This paper would seek to provide a comparative analysis between some of the most talented and creative photographers ever introduced to this genre of arts by examining their individual creative sense and sensibilities. Annie Leibovitz, Diane Arbus and lastly Richard Avedon. All three had three equally different styles and were truly exceptional in their own styles. Annie Leibovitz established herself as a photographer who was truly experimental as was indicated by her images and hence, was widely recognized as someone who was not afraid to portray what she truly believed in.
In fact her sudden rise to fame and popularity at the tender age of 20 resulted in her being one of the most revered photographers of the modern times. One of her most famous photos was that of John Lennon as it highlighted Lennon as he was; an unpretentious image who was unfazed by all the popularity and success and hence, this image showcased Leibovitz’s ability to capture the “inner” sense of people-to go beyond the mere public image.
Her bold and modern images such as that of John Lennon and his wife were an indicator of Leibovitz’s ability to capture the essence of emotions and relationships; a highly intriguing concept for this photographer. This image represented the strong connected between the pair and was a landmark in the sense that it allowed the viewer to connect with John Lennon and his wife’s emotions.
Throughout her career, Leibovitz has always been considering something of a controversy as a result of her ability to capture images under a theme of subtle nudity. This very ability allow this artist to portray an image of honesty and over time, this same creative talent has been inconsistent as she moved across different forums and themes but there has always been a need to capture the inner honestly and emotion.
In comparison to this, Richard Avedon was a photographer who was more interested in the way images could be used to highlight the soul and the personality of the person in question. His main source for taking cameras was his 8 by 10 camera which became sinuous with his name and he was widely recognized for his ability to take large images of famous faces. He focused more on people who made up the list of commoners and hence, his work titled the American West was criticized for showing a negative imagery of American cultural system.
Audrey Hepburn was his muse and this signifies the extent to which Avedon’s talent was appreciated by his peers and other people alike and he himself however, felt that he could not translate Hepburn’s personality on camera due to its immense height. The last photographer who would be analyzed and compared would be Diane Arbus, who represented a totally different creative sense from the other two; one who believed in capturing the emotions while the other wanted to capture the inner soul.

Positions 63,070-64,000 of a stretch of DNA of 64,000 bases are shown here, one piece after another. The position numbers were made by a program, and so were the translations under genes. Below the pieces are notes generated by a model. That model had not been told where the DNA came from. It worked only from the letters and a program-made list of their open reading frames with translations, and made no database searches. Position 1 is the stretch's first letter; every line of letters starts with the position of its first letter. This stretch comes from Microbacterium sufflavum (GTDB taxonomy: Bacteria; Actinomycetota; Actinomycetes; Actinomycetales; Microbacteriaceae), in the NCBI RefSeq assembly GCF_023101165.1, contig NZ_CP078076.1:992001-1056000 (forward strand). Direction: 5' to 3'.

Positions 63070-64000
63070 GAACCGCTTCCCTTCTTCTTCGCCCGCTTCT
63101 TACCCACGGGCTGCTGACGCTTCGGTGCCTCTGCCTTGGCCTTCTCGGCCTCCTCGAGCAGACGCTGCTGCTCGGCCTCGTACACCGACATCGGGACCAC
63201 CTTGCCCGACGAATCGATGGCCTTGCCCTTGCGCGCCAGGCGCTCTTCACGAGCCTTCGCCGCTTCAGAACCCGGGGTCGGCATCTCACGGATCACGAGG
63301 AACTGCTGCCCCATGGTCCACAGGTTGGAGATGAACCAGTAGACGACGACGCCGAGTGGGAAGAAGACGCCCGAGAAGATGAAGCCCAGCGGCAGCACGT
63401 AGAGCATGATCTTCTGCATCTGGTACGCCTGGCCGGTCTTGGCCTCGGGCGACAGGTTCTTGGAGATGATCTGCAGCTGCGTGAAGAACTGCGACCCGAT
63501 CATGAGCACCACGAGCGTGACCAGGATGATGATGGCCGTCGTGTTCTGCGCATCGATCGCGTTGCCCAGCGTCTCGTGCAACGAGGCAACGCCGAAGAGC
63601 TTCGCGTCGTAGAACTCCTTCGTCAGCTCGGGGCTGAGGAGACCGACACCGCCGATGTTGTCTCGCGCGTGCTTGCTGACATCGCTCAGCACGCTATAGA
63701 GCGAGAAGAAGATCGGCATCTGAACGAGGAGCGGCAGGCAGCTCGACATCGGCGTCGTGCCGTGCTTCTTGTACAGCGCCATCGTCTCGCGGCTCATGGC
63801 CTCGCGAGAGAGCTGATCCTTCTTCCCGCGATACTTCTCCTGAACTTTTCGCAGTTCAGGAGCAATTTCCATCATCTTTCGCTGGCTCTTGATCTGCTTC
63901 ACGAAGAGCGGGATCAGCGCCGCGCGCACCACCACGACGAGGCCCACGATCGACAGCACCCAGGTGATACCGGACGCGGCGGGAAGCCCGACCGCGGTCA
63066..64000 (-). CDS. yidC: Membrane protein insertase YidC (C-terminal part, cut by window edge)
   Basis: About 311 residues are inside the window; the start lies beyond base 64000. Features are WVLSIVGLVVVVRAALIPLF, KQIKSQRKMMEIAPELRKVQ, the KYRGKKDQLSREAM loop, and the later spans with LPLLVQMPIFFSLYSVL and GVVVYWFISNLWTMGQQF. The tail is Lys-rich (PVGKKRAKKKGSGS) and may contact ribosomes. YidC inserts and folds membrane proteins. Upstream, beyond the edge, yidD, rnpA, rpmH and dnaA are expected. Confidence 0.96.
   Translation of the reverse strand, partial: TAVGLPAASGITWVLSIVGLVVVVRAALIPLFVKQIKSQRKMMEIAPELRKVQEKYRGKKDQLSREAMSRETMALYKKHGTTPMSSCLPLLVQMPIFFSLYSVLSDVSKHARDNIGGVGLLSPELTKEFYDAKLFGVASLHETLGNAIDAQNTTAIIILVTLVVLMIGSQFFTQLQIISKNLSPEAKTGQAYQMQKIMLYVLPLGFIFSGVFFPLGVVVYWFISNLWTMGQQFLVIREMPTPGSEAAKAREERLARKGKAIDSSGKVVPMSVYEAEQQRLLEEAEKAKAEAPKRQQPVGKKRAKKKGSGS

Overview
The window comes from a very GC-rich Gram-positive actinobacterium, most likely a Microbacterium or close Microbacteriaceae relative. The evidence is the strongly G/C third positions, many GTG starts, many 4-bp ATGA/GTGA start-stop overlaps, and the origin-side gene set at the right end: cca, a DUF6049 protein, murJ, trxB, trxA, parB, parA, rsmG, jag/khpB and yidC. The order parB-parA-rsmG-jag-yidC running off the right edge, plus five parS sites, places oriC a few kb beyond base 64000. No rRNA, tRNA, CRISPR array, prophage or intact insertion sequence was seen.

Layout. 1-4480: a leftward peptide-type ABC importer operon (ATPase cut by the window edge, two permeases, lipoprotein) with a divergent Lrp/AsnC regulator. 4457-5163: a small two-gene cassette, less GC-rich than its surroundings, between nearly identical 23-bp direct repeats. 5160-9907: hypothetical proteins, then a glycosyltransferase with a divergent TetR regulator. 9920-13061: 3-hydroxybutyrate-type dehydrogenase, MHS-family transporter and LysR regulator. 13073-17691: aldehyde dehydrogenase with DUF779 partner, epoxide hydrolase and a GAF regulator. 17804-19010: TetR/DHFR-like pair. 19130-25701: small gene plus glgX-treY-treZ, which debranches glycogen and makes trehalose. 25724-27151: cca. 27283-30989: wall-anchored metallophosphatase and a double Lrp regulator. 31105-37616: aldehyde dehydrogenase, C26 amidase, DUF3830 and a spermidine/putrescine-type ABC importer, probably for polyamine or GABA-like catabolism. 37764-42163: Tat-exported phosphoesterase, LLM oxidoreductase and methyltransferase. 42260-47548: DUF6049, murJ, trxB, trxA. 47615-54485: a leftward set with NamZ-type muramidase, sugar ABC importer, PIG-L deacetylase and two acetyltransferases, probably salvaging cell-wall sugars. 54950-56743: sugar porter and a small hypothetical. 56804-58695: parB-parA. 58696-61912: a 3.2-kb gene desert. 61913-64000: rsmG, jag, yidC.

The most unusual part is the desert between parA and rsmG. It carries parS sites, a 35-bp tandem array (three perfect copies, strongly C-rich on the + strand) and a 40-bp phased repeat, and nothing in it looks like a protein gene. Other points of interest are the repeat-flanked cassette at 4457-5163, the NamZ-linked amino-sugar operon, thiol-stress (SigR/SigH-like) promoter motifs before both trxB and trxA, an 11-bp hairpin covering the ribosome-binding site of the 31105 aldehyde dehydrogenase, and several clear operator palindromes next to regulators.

The mediums used by both were quite different as were their focuses as while Annie focused more on the capturing the famous faces, Richard showed an extensive interest in the commoners. Diane Arbus however, showed an entirely different creative sense as she focused more on capturing the relationships between specific people and a bond was highlighted which was not considered to be in tune with the normal bonds.
She has been perceived as one of the most influential members of the photography genre as a result of her unfailing ability to capture a side of her subjects which seemed to want a sense of understanding on the behalf of the viewer. John Szarkowski ‘s exhibition of her works made Diane Arbus one of the most recognizable faces of photograph and her eventual suicide portrayed the tragedy of a woman who seemed incline to capture the more tragic aspect of her characters unlike the aforementioned artists who were in touch with other aspects of their subjects.
Works Cited Farley, Christopher John. “Shooting to Thrill. ” Retrieved from Dow Jones & Company. 27 Apr 2009. <http://s. wsj. net/article/SB122670139623729593. html>. Leibovitz, Annie. “John Lennon. ” Retrieved from RealNetworks, Inc. 27 Apr 2009. <http://www. rollingstone. com/news/coverstory/10247676/1/John_Lennon>. Bosworth, Patricia. 2005. Diane Arbus: A Biography. W. W. Norton, 2005. Diane Arbus: Revelations. Random House, 2003. PBS American Masters, Richard Avedon: Darkness and Light, Directed by Helen Whitney, 1995
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